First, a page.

In Memory

Deputy Sheriff Dean Raifsnider – 5/14/57 – 2/25/14

The Sheriff’s Office has lost a beloved brother, friend, colleague and public servant. 
                                                                                                            Sheriff Eric J. Weaknecht
 

Deputy Sheriff Dean Raifsnider lost his long battle with cancer on February 25, 2014.  His presence, dedication, and smiling face will surely be missed.  Dean began working in the Sheriff’s Office on May 27, 2009, and all his colleagues would agree that no one loved being a deputy more than Dean – he was so proud to wear the uniform and would arrive for his shift every day eager to fulfill his duties.  Always wanting to work in law enforcement, Dean would say the Sheriff’s Office was a place he could call home.
 
Dean was truly committed to public service and had an insatiable thirst for knowledge and self-improvement. As one colleague recalls, “Dean had a strong desire to do a good job and was serious about wanting to learn.”  This fellow deputy then talked about how Dean would spend his free time in the office just to learn all that he could.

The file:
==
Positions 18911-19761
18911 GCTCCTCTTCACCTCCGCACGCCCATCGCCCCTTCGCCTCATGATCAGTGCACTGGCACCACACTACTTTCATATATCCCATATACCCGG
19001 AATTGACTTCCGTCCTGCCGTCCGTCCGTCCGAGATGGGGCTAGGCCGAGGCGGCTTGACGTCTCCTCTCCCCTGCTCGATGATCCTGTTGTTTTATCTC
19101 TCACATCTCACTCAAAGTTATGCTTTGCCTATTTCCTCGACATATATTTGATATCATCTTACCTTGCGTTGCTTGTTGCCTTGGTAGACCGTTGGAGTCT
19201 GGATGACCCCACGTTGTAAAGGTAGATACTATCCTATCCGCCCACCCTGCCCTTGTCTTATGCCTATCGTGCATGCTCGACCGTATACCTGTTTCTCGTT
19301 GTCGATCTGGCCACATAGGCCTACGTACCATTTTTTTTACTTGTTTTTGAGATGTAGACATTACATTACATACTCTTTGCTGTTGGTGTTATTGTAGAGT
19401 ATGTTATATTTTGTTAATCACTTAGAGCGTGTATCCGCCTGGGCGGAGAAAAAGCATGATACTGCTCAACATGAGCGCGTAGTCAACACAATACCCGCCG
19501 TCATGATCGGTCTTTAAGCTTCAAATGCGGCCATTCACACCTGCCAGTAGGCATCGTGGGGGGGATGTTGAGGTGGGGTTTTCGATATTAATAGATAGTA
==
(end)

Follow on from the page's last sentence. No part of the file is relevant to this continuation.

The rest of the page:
Dean had the same high level of commitment when it came to looking out for the interests and the needs of others, especially his two young nephews.  For these boys, Dean was a surrogate dad and, from his bed in the hospital, worried about who would help them build their pinewood cars for the upcoming Boy Scout Pinewood Derby race.  His commitment to these boys may have only been surpassed by his commitment to his wife, Richelle (Shelly), to whom he would have been married 19 years this coming May.

Dean was diagnosed with Acute Myeloblastic Leukemia (cancer of the blood and bone marrow) in November, 2011.  He approached the fight of his life with the same dogged determination to learn all he could and do all he could to beat this disease.  He began treatment at the Johns Hopkins Cancer Center in Baltimore and returned to work in June 2012.  When the cancer returned a year later, Dean was optimistic that he would win the fight following a bone marrow transplant.  Dean never gave up and never gave in, even after learning that the bone marrow transplant didn’t work. 

It is with heavy hearts that we say goodbye to someone we are thankful to have known.  Dean was a shining example and a proud representation of the Berks County Sheriff’s Office.  We are thankful Dean chose the Sheriff’s Office as his place to call home.